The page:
Before Covid-19 came, human beings had since time immemorial believed your enemy cannot hurt you after you are dead. Even Hannibal, the Carthaginian general acknowledged as the father of military strategy, committed suicide to deny the Romans the pleasure of capturing him after spending his entire life fighting and often defeating them. And the Christian Son of God teaches not to fear those who can only kill the body.
But now death is no longer the end of earthly suffering in Uganda, where hospitals are at the forefront of stripping it of all mystery. Hospitals have discarded the traditional respect for the dead, which is even in our Penal Code that punishes “disturbing the peace of the dead” if, for example, you go fooling around in a cemetery.
Private hospitals stopped showing patients that they expect them to die quickly on admission. If you don’t have ready cash, you surrender collateral, mostly a land title deed. But when you die, do not expect the security is enough to secure your freedom; your corpse will remain imprisoned in their mortuary, to be released only after your family has raised the cash to retire the mortgage. So even if you did a Hannibal, you remain in captivity until you make good.
Covid-19 has thus killed the reverence for health workers, which previously surpassed that for religious leaders.
Before you ask if Ugandans who live on a dollar a day get to die in a private hospital, be informed that they are more affected under the “new normal” of disrespecting the dead. An African death is usually immediately followed by elaborate procedures of breaking the sad news.
For what’s the hurry when one is dead? Even Europeans took 12 days to learn of Abraham Lincoln’s death in 1865. But that didn’t stop them mourning Lincoln elaborately, and being shocked by his assassination, then only comparable to Julius Caesar’s two millennia earlier.
For Ugandans, before radio broadcasting came, a strong clansman would be dispatched to inform the farthest relatives of the deceased, and the journey could take him days. On arrival, he did not blurt out that so and so is dead. He would wait until the family has welcomed him, the next meal served and eaten, then he would go “…incidentally, where I have come from things are not very good…” The women folk would then start the wailing as the family prepared for the journey to the funeral the following day.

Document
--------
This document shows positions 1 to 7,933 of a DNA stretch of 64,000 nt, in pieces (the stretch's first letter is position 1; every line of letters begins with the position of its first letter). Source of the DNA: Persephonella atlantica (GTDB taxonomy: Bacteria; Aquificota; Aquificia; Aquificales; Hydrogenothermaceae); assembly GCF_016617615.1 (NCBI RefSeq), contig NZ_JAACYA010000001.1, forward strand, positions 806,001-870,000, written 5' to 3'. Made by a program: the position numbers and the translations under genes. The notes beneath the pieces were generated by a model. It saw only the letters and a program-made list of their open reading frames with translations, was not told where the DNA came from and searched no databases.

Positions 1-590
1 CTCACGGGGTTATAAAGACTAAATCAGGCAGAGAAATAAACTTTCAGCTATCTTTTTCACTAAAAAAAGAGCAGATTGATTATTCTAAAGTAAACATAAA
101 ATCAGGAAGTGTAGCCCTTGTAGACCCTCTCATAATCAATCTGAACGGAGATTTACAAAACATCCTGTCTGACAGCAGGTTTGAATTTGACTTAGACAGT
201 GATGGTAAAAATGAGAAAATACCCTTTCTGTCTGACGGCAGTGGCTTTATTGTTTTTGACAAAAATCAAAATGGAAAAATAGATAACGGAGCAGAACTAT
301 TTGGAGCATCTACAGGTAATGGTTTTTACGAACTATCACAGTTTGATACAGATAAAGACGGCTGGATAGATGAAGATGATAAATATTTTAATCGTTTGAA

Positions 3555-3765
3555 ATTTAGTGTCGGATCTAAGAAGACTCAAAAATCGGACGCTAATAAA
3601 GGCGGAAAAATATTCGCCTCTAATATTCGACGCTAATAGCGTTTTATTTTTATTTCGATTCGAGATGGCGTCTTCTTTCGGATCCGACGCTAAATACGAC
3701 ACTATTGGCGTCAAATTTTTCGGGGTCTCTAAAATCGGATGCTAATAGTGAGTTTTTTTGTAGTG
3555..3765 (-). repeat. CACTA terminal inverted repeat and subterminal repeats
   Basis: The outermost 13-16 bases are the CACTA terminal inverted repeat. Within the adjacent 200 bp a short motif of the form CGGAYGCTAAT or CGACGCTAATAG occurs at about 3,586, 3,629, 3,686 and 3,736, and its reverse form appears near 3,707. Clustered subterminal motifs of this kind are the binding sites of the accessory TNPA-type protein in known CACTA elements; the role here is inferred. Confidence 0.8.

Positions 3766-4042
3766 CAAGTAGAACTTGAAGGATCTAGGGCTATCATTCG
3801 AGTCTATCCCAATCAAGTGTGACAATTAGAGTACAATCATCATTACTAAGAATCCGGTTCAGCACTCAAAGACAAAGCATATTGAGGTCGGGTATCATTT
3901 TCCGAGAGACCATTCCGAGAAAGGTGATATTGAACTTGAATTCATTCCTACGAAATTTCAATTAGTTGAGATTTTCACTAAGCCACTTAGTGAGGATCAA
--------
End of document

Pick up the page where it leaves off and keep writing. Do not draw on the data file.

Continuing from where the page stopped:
When radio came and became accessible to the locals around independence, the death announcements were the only programme more important than national news. When the family radio’s batteries became weak, listening to radio got rationed to only death announcements.
Readers of death announcements were bigger celebrities than today’s biggest DJs and show hosts. Their skills kit included ability to read fast without making mistakes, for the announcements earned the station bags of money. The advent of private broadcasting made the death announcements even more popular because FM stations are now localised, broadcasting in local languages of their areas.
Now Covid-19 has also caused the death of death announcements! For the announcements have been mobilising all “relative, friends and in-laws” — a standard phrase Ugandans use to announce death, which wags have amended to “relathieves’’.
Because the virus is fastest spread by crowding — and an African funeral is assessed by the size of the crowd — the authorities around the country have been banning death announcements from local radios.
Last week, the government criminalised the attendance of a funeral (or wedding) where more than 20 people are present — you get two months in prison if you do. That means that the immediate family of the deceased have to perform the onerous task of digging the grave, and handling the corpse.
So the cruel coronavirus now crowned the trauma of the bereaved by making them undertakers.
Asking about safe handling of the supposedly toxic remains of the Covid-19 victim? Previously, funeral companies were struggling for business, now they are chocking with work, as money chases them, however high they hike the charges. The government issued guidelines for safely burying Covid-19 corpses.
And thus Covid has commonised death.
Joachim Buwembo is a Kampala-based journalist. E-mail: [email protected]